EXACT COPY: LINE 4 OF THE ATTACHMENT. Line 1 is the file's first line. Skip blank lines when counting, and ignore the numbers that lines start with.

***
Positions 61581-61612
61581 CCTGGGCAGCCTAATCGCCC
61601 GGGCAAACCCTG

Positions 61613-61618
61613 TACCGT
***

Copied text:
Positions 61613-61618